Killer should spend decades behind bars thinking of his 0...

Letters to the Editor

October 20, 1998

Killer should spend decades behind bars thinking of his 0) crime

I am confused about why groups opposing the death penalty are making the Tyrone Gilliam case into a racial issue ("Death row mercy plea may hurt Glendening," Oct. 10). If Gilliam is guilty, it doesn't matter what race he is.

I am offended that this case is being made a political issue with Gov. Parris N. Glendening in the balance. Whether Gilliam should die for his crime was ruled on by the courts. Certainly, few mothers would want their sons put to death for their crimes, just as few mothers would want their children murdered in cold blood.

Who pays for Gilliam's room and board for the rest of his life? He is a young man and would live for many more years.

The victim's life was only worth $3 to Gilliam; how much is Gilliam's life worth?

All this said, I hope Gilliam is pardoned. He needs to think about what he did for a few more decades behind bars. Whatever the outcome, Gilliam will eventually pay for his abominable crime when he meets his maker.

Donna Reals

Abingdon

Too much federal say in school decisions

I do not understand why we should pay tax dollars to the federal government to return to us for our local schools. Why should we send our dollars to Washington politicians and bureaucrats so they can decide how much and to whom they will return some of our money?

This process gives the federal government and politicians more control and more power over our lives, our futures and our money. This process is not about better education and schools. It is about control and getting re-elected.

N. R. Bachur

Towson

SAT scores don't tell story of School for the Arts

A recent story in The Sun stated that city schools were reeling from yet another self-inflicted crisis: Seniors who graduated from city high schools in June had earned the worst SAT marks in the metropolitan area -- an average of 815 out of a possible perfect score of 1600.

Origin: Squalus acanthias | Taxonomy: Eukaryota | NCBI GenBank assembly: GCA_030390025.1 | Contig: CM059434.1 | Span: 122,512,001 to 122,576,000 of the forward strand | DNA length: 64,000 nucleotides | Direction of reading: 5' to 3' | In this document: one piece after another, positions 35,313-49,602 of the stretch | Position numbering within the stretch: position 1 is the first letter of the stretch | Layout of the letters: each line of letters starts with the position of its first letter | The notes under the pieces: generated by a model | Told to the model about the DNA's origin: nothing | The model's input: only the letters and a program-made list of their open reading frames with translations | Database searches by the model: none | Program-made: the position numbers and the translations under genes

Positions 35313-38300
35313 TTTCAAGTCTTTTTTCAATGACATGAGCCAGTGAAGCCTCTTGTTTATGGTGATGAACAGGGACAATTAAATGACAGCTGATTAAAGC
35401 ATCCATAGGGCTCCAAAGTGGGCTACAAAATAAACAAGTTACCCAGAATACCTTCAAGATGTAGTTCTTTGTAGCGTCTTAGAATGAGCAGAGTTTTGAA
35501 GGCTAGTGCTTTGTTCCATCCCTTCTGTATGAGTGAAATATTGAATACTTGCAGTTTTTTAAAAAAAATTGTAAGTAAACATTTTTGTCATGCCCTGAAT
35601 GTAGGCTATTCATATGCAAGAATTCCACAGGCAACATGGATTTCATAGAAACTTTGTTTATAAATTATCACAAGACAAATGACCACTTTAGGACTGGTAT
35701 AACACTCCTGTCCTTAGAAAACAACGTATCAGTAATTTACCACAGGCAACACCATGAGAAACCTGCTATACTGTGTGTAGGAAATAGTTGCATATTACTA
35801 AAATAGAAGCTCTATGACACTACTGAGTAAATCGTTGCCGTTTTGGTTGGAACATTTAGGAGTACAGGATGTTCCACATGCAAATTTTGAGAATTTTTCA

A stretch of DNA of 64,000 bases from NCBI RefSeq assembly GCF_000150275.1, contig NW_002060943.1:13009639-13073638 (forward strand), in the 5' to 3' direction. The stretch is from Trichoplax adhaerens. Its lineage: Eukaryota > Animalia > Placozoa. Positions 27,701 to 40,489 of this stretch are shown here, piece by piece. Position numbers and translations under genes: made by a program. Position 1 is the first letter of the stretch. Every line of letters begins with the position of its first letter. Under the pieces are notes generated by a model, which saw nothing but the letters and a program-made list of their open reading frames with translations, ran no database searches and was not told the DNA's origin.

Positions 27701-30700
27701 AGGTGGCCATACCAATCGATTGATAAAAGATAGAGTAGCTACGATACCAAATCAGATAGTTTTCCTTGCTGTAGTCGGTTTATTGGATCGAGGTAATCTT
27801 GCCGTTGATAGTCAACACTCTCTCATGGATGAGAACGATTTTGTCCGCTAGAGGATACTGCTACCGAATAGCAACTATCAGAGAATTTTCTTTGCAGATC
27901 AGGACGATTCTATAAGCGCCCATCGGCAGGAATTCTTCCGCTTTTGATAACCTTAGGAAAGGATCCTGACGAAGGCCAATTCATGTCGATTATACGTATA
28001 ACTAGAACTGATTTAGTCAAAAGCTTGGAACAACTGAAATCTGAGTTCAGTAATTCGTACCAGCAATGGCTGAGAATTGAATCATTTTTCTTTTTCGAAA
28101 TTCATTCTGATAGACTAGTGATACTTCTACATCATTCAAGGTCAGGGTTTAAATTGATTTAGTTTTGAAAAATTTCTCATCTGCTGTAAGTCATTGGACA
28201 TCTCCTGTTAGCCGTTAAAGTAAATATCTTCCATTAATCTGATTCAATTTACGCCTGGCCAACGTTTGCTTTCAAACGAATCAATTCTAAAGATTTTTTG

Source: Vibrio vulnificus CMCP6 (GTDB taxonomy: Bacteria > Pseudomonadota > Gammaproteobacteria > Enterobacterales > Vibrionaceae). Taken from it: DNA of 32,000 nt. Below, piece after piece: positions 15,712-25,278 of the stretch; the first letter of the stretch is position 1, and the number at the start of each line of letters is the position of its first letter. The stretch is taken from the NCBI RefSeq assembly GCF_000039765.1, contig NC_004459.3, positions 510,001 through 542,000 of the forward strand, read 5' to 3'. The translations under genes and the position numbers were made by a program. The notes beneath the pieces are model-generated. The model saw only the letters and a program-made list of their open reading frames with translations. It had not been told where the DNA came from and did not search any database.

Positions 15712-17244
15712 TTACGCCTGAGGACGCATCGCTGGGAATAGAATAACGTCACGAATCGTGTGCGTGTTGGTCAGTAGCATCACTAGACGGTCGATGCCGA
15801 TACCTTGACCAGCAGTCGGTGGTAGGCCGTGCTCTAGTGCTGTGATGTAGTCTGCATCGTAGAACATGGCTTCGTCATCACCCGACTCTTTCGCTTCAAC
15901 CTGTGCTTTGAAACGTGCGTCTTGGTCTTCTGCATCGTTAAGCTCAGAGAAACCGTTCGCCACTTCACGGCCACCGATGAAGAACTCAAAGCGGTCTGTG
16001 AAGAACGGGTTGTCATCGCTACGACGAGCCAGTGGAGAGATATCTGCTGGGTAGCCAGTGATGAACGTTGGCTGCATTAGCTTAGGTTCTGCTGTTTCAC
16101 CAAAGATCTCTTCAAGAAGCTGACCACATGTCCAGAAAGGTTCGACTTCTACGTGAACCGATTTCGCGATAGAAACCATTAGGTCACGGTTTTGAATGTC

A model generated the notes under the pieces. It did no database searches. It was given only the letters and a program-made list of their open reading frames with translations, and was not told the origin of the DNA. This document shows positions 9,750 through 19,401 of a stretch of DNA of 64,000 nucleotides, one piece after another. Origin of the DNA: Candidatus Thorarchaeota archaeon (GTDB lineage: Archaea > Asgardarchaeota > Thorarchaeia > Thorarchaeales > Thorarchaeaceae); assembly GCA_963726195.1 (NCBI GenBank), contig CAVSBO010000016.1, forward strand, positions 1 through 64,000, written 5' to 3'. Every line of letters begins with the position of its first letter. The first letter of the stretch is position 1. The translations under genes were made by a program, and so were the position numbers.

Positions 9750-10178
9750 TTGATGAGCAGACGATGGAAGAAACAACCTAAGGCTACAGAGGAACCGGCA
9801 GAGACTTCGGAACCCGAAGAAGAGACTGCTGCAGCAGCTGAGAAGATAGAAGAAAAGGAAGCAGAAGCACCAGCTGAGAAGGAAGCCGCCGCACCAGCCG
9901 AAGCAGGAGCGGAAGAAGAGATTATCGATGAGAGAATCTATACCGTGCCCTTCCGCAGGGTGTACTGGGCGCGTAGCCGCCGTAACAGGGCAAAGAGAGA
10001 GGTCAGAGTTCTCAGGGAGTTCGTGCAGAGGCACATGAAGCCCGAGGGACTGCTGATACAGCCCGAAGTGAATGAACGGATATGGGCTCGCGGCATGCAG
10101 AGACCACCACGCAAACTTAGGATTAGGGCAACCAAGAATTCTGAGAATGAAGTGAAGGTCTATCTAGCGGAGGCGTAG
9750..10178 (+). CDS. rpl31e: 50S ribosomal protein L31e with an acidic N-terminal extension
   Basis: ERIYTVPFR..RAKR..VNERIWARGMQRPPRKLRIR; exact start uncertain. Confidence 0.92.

Allegedly contributing to this dip were scores from the Baltimore School for the Arts. In fact, seniors at the School for the Arts' 539 on the verbal portion of the SAT and 468 in math yielded a combined score of 1007, which was 192 points above the average for city high schools. This was only seven points lower than the state average and 10 points lower than the national average.

Moreover, 98 percent of June's graduates went on to college -- the highest percentage of college-bound students of any school in the city. They are now at such fine schools as Bard, Oberlin, Hampshire, the New England Conservatory of Music and Juilliard.

The School for the Arts is one of the city's gems: Its students (and teachers) are exceptionally talented, devoted and disciplined, and the school gives them the resources and the encouragement to cultivate their dreams and their craft.

Walking into the school on any given day is an adventure. You feel the gentle thud of dancers' feet, you smell turpentine and oils, you hear cellos, timpani, violas and trombones and you see actors declaiming and proclaiming and singers climbing up and down the scales.

All this has a wonder that can never be fully captured by the reductionist numerology of the SATs, no matter how important they may be for the world beyond high school -- and no matter how well BSA students may do on them year after year, one graduating class after another.

Arthur J. Magida

Baltimore

Sauerbrey the right choice for this environmentalist

"Most voters in Maryland consider protecting the environment a good thing," writes Brian Parker of the Sierra Club in his recent letter to the editor. It's about the only sentence that's indisputable.

I may not be the sort of tree-hugger Mr. Parker has in mind when he thinks of environmentalists. But I've been a Sierra Club member for more than 30 years. I was a founder of the Harford Land Trust, on whose board I still serve.

I served as a trusteee of the Chesapeake Bay Foundation for eight years. I operate a family farm that is protected from development by permanent easements. And I'm professionally involved with the Chesapeake Bay as a licensed charter-boat operator and fishing guide. Oh, and I'm a Democrat, too.

Mr. Parker asserts that the re-election of Gov. Parris Glendening is in the interest of Maryland's environment. That's his opinion, and he's entitled to it. My contrary opinion is that the environment -- as distinct from the environmental bureaucracy -- would be far better served by the election of Ellen Sauerbrey as governor of Maryland.

The governor is good at politics. He's mastered "greenspeak." But Ms. Sauerbrey, the former biology teacher, thinks straight and talks the same way. Her common-sense approach probably resonates with a lot of tree-huggers besides this one.

Peter A. Jay

Havre de Grace

The writer is a former columnist for The Sun's Opinion Commentary page.

Perjury directly attacks government, Constitution

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